Small Banks Are Still Having a Financial Crisis

Whether we liked the concept of it or not, the TARP portion of the U.S. government-sponsored bailout has been reasonably successful. Out of $250 billion that the government injected into banks that needed a financial lifeline, $216 billion has already been repaid.

Understandably, the primary focus of these funds was on banks considered "too big to fail," and we sometimes forget to examine how the smaller banks are faring. Many of the regional and community banks are struggling to repay the bailout money.

With nearly 600 institutions holding on to more than $30 billion of taxpayers' money, payback seems like a tall order for some of them. Bear in mind, the government can profit from all its emergency investments only if these institutions avoid defaulting on their payments.

The sad picture
Two years into the bailout, some of these banks are still unprofitable on a banking basis. For example, Synovus Financial (NYSE: SNV  ) has been posting losses for the last 10 consecutive quarters. With a net loss of $791 million in 2010, it does not seem that the bank holding company will pay off its $968 million that it borrowed from the government any time soon -- barring some serious asset sales. While it was proactive in bringing down its leverage ratio (asset-to-equity) to 9.95 in 2010 from 11.43 in the previous year, non-depository liabilities have actually increased. This definitely does not bode well for the bank or for taxpayers in terms of repayment.

Wilmington Trust (NYSE: WL  ) has posted a net loss of $720 million for 2010 largely due to spiking loan loss provisions, and it carries a $330 million bailout from the Federal Reserve. The only way out was to find a deep-pocketed buyer -- which is precisely what happened. New York-based M&T Bank (NYSE: MTB  ) acquired Wilmington for $351 million in stock. This once-solid local bank was badly hit by the housing market collapse of 2008.

Another loss-making bank is Sterling Financial (Nasdaq: STSA  ) . Declining loan loss provision charges have helped it to bring down its year-over-year net loss from $838 million to $224 million. Also, there has been an impressive turnaround in its leverage ratio -- down to 12.3 from 33.6 in 2009. The bank will probably be unable to repay the government, however, and Treasury will convert its $303 million bailout from preferred stock to $76 million in common stock.

Comparably better
These are just a few banks that are still making losses while sitting on bailouts. In fairness, there are many that are in a better position, such as SunTrust Banks (NYSE: STI  ) , which has managed to generate net income of $189 million, and intends to raise $2 billion via the markets to help repay $4.85 billion in federal bailouts. With the money raised, the bank plans to buy back its preferred stock issued under TARP. This should come as good news to the shareholders, as SunTrust works its way toward normalcy once again.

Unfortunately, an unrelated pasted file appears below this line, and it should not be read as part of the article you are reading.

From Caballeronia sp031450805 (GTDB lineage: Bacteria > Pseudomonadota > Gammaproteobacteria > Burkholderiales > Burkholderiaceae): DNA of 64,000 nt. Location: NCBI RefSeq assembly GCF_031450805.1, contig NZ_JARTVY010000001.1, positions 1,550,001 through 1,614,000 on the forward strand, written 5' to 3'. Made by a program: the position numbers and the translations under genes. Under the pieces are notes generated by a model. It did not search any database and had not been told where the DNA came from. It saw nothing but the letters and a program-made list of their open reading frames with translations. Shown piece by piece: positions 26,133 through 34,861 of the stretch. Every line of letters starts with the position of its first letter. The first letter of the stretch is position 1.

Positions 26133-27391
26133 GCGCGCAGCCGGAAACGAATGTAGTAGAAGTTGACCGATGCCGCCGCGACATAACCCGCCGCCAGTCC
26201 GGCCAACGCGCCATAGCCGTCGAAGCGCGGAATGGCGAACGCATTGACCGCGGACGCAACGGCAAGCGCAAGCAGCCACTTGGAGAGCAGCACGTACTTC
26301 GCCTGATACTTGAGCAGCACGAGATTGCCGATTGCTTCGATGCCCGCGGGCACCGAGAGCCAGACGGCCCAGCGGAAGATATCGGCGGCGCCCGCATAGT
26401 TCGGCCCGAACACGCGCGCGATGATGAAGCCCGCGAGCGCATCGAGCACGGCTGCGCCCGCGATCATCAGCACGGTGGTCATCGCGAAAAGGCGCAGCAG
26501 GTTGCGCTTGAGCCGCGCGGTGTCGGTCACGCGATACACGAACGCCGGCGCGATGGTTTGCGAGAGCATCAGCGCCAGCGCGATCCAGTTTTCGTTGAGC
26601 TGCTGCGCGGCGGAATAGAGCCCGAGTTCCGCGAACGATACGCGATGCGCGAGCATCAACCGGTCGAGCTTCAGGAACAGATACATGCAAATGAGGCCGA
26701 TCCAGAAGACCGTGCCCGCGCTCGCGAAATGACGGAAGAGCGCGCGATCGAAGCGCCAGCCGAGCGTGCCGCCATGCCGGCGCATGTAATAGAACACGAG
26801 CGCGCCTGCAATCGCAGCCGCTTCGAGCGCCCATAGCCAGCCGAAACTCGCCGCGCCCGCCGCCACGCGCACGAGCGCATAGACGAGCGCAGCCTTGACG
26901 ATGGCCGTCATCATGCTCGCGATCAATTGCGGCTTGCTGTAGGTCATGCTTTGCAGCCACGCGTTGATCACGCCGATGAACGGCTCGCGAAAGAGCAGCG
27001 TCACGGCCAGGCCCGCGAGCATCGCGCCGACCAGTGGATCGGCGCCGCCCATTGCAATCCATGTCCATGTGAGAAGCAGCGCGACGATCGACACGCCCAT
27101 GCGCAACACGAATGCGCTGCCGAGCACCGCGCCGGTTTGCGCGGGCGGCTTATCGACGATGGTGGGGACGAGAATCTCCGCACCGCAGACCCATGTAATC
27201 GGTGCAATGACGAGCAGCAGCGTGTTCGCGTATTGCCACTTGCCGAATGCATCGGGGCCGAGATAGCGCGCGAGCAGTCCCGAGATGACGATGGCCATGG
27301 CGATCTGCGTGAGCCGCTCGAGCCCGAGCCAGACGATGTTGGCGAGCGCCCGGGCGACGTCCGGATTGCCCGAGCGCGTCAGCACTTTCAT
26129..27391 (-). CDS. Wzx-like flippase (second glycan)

Yet, it must also be noted that SunTrust has a market cap of $15 billion. Just as megabanks are finding it easier to repay the government that small- and medium-sized banks, even among the non-megabanks it's the bigger ones who are surviving. Clearly, the moral hazard inherent in TARP has come into play. This is where the smaller banks find it difficult to compete against giants such as Citigroup (NYSE: C  ) and Wells Fargo (NYSE: WFC  ) because creditors feel safer loaning their money to "too big to fail" institutions.

The Foolish concern
According to the chairman of the Congressional Oversight Panel, the government has not done enough to enforce capital requirements -- the very thing that allows banks to have a cushion in case their investments lose money. Many of the smaller banks lack exactly that, which shows in the desperation to be bought by bigger and more liquid institutions that can capitalize off of larger economies of scale and greater political and regulatory access.

In order to restore the financial security of banks -- both large and small -- minimum capital ratios must be strictly imposed in order to prevent banks from opting for high-risk and unpredictable investments that may or may not yield huge short-term profits.

But the bigger issue here is whether small banks in general stand a chance at survival over the long term. For big banks, the worst of the financial crisis is over. For many small and regional banks, however, the crisis is still very much on.

Isac Simon does not own shares of any of the companies mentioned in this article. The Fool owns shares of Wells Fargo. Try any of our Foolish newsletter services free for 30 days. We Fools may not all hold the same opinions, but we all believe that considering a diverse range of insights makes us better investors. The Motley Fool has a disclosure policy.


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